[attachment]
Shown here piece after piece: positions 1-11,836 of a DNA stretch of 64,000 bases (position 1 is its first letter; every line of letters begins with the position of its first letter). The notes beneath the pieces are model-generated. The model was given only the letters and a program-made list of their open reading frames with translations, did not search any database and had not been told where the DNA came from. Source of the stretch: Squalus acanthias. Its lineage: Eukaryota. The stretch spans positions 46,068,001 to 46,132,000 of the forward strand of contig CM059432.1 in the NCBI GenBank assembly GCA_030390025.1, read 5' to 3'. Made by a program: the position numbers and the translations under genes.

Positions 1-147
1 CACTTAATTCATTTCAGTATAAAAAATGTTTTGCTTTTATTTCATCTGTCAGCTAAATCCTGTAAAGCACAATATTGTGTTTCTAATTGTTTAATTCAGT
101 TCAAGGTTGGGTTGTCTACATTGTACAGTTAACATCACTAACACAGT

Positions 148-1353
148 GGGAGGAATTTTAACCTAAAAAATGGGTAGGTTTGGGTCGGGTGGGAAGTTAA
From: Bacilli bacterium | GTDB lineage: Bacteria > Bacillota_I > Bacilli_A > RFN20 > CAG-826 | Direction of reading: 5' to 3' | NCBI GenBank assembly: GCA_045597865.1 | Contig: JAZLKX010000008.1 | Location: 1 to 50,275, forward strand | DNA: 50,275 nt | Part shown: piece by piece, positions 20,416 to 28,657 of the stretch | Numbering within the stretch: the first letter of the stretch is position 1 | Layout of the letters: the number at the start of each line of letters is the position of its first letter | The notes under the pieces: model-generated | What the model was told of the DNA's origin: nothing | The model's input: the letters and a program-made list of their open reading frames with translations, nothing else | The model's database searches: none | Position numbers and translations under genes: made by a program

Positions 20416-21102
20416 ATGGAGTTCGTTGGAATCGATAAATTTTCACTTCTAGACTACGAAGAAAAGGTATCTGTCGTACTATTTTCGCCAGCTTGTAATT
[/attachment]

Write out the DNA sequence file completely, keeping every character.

Shown here piece after piece: positions 1-11,836 of a DNA stretch of 64,000 bases (position 1 is its first letter; every line of letters begins with the position of its first letter). The notes beneath the pieces are model-generated. The model was given only the letters and a program-made list of their open reading frames with translations, did not search any database and had not been told where the DNA came from. Source of the stretch: Squalus acanthias. Its lineage: Eukaryota. The stretch spans positions 46,068,001 to 46,132,000 of the forward strand of contig CM059432.1 in the NCBI GenBank assembly GCA_030390025.1, read 5' to 3'. Made by a program: the position numbers and the translations under genes.

Positions 1-147
1 CACTTAATTCATTTCAGTATAAAAAATGTTTTGCTTTTATTTCATCTGTCAGCTAAATCCTGTAAAGCACAATATTGTGTTTCTAATTGTTTAATTCAGT
101 TCAAGGTTGGGTTGTCTACATTGTACAGTTAACATCACTAACACAGT

Positions 148-1353
148 GGGAGGAATTTTAACCTAAAAAATGGGTAGGTTTGGGTCGGGTGGGAAGTTAA
From: Bacilli bacterium | GTDB lineage: Bacteria > Bacillota_I > Bacilli_A > RFN20 > CAG-826 | Direction of reading: 5' to 3' | NCBI GenBank assembly: GCA_045597865.1 | Contig: JAZLKX010000008.1 | Location: 1 to 50,275, forward strand | DNA: 50,275 nt | Part shown: piece by piece, positions 20,416 to 28,657 of the stretch | Numbering within the stretch: the first letter of the stretch is position 1 | Layout of the letters: the number at the start of each line of letters is the position of its first letter | The notes under the pieces: model-generated | What the model was told of the DNA's origin: nothing | The model's input: the letters and a program-made list of their open reading frames with translations, nothing else | The model's database searches: none | Position numbers and translations under genes: made by a program

Positions 20416-21102
20416 ATGGAGTTCGTTGGAATCGATAAATTTTCACTTCTAGACTACGAAGAAAAGGTATCTGTCGTACTATTTTCGCCAGCTTGTAATT